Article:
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The reality of Tila Tequila’s situation

Tila Tequila had looked everywhere, but she could not find her pills.
“I need to take my medication. My happy pills,” she said, as she pushed aside some of the empty Red Bull cans that were strewn about her Studio City house. She wouldn’t name the medication but explained, “Just so much has been going on, my doctor has been giving me stuff to help me cope.”
It was a late, very rainy evening in January, and the 28-year-old reality television star and tabloid mainstay -- born Thien-Thanh Thi Nguyen -- had not had a good day. Only a few moments earlier, she’d opened the door to her home to find that her dog, Onyx, had chewed up a pair of her Lucite heels. She chained him to a stripper pole. With a Swiffer mop from the kitchen, she tried to brush aside the pieces of chewed up shoe, but the Velcro mop affixed itself to her rug instead. “I don’t know how to use this thing,” she said, tossing it aside in frustration.
She was trying to clean up before being photographed, a prospect she found irritating, although she had previously agreed to it.
“What is this for again?” she said, sitting down at her piano, which was covered in Christmas tree lights and vases of roses. “I’m not gonna do like a model, Maxim thing. That’s not who I am anymore.” Instead, she had opted to play a tribute song to her late fiancée, 30-year-old Johnson & Johnson heiress Casey Johnson, who died in January from diabetes complications.

“Summertime,” Tequila sang, her eyes closed, “summertime has gone away.”

Seeking a new image?

Indeed, it has been a dark couple of months for Tequila, who is probably best known as the star of a MTV reality show that ran for two seasons, the bisexual dating competition “A Shot at Love With Tila Tequila.” Tequila insists she is tired of the sexualized image of herself she established on the show and would now like to be seen as a businesswoman. But she seems unable to stop perpetuating the drama of her own life.

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Back in 2007, after “A Shot at Love” debuted, Tequila seemed like the embodiment of a 21st century success story. A Vietnamese immigrant who longed for the spotlight, she had adopted a provocative stage name, posed nude in Playboy and cultivated a loyal following on MySpace just as the social media site was taking off. But after her MTV series ended, Tequila was left without anything to promote. So she began selling the drama of her own life: blogging and tweeting constantly, posting suggestive videos of herself online and posing for paparazzi outside popular nightclubs. Last September, Tequila alleged that NFL linebacker Shawne Merriman had choked and physically restrained her. He denied the charges, and the San Diego district attorney declined to make it a criminal case.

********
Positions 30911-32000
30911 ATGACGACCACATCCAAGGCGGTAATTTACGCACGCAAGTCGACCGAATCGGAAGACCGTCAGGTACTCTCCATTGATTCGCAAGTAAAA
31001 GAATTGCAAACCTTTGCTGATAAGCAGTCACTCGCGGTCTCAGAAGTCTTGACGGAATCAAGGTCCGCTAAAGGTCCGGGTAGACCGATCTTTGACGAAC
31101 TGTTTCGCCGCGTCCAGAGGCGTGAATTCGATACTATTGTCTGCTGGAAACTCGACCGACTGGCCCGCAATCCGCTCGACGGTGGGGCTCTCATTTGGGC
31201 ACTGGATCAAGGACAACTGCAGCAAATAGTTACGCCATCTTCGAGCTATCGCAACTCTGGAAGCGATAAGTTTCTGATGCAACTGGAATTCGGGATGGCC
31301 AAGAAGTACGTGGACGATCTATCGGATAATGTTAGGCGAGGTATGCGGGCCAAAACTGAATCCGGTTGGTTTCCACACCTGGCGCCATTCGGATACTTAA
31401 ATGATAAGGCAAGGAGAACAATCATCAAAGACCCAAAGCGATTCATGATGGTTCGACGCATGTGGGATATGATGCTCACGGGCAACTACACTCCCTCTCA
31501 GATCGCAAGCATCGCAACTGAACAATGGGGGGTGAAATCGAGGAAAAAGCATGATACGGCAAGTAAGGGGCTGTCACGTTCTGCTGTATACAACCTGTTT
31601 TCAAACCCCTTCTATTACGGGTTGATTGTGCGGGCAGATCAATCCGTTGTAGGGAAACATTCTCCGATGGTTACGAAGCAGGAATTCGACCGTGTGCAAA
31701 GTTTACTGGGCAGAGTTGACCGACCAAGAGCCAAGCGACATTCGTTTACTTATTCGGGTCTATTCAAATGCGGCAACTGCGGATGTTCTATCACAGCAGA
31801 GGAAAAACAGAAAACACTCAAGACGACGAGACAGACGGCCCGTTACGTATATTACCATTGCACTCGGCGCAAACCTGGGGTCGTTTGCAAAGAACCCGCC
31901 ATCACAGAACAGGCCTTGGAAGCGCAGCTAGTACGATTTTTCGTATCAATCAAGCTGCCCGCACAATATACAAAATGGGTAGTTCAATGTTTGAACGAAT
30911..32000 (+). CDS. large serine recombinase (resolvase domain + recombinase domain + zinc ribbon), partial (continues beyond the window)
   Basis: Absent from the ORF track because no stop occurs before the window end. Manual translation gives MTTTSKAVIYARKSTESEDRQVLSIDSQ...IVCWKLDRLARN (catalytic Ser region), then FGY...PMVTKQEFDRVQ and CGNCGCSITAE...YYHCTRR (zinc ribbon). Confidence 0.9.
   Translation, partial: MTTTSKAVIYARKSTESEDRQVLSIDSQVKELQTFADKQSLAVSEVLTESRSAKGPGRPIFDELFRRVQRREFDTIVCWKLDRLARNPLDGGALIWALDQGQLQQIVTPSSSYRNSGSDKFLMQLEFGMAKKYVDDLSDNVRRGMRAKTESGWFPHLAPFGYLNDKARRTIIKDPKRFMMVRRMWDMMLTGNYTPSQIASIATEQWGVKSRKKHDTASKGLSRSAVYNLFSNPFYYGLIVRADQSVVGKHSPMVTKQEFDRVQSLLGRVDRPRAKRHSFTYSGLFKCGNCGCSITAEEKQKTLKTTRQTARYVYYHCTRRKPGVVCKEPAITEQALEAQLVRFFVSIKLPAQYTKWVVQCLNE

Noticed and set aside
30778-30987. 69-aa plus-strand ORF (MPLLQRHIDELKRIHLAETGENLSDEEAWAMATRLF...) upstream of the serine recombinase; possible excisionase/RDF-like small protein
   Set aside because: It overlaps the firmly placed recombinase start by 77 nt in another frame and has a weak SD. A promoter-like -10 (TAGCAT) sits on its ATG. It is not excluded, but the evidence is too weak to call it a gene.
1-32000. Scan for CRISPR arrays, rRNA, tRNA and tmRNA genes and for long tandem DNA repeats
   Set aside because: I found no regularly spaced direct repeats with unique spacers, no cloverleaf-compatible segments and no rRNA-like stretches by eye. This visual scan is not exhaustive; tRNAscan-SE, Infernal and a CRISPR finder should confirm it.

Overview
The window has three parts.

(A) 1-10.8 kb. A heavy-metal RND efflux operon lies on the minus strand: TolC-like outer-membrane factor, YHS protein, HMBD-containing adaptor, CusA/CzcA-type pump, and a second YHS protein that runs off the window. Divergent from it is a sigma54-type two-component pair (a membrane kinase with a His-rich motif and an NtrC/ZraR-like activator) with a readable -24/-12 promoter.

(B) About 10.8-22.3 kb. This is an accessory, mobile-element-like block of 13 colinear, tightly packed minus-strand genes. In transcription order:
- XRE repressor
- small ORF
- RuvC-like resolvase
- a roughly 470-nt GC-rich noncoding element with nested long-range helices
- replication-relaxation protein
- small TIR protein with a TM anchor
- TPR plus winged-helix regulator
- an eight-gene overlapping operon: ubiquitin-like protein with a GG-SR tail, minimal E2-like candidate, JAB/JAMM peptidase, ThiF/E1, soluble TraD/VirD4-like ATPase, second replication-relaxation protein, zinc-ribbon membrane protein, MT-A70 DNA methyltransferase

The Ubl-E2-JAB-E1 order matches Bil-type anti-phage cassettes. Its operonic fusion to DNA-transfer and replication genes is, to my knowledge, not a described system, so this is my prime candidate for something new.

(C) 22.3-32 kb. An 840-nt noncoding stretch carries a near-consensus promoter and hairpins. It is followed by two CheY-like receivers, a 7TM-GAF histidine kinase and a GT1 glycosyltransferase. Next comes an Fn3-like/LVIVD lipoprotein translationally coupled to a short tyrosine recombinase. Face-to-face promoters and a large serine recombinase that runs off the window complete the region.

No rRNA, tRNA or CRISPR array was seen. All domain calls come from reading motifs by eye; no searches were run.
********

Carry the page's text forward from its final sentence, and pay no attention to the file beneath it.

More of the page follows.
Her sometimes outlandish antics made her both a tabloid staple and target, especially when she entangled herself with others who made news, like Johnson. In December, the two began dating and quickly got engaged; Johnson died only a month after she began seeing Tequila. Several gossip blogs deemed their relationship a publicity stunt, referencing a December video the two uploaded from bed -- clad in push-up bras as Tequila kissed Johnson and showed off the 17-carat engagement ring her new fiancée had given her -- as evidence.

Johnson’s death threw Tequila into a tailspin. She wrote online about her grief, posted videos of herself sobbing. Her publicist quit, saying the two needed to part ways while Tequila dealt “with the loss of her fiancée.” Tequila herself announced she was pregnant and would retire from Hollywood to work behind the scenes as a record executive and manager.

In February, she wrote on her blog that she was deleting her Twitter account. “For now. . . . I must disappear for a few months. . . . Tila Tequila, a legend in the making, the Saga continues. . . .”

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Before there was Tequila

Tequila’s family fled Vietnam while she was still in the womb. They traveled by boat to Singapore, where she was born. When the girl was 1, her family immigrated to the United States, settling in Houston.

She described her upbringing as a challenging time, living on welfare and food stamps. By day, her mother worked as a seamstress and her father washed dishes. By night, the whole family shared one bed.

“At night you could literally hear all of the roaches, hundreds of them, flying around,” she said.

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Tequila paused as her young male assistant arrived.

“Look,” she said, bouncing up to show him the one-piece pink fleece pajamas she wore. “I’m a Teletubby! If I have to poop, I just pull down this little flap in the back.” She demonstrated by yanking down the flap, revealing her bare behind.

After her assistant left, she talked about her adolescence: sneaking out, partying, even an Ecstasy drug overdose. After high school, Tequila formed bands and tried to reform her wild ways, according to a former band member. “She wasn’t a big partier,” recalled Johnny Joe Munoz, who answered an ad the teenager had placed on Craigslist in 2001 looking to form a group, which they later named Beyond Betty Jean. “Us guys would kill a 12-pack at any rehearsal and that was surprising to her. She’d make comments like, ‘You guys OK?’ ”

Shortly afterward, Tequila was discovered by a Playboy scout and posed naked as Playboy.com’s Cyber Girl of the Week in April 2002. She was later featured in four issues of Playboy magazine.

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“I had already gotten my breast implants, or whatever. I already had an adult woman’s body at that age,” said Tequila, whose large chest contrasts with her otherwise petite figure. Just as she began to talk about experimenting with her sexuality, she halted. “This is getting, like, too personal.”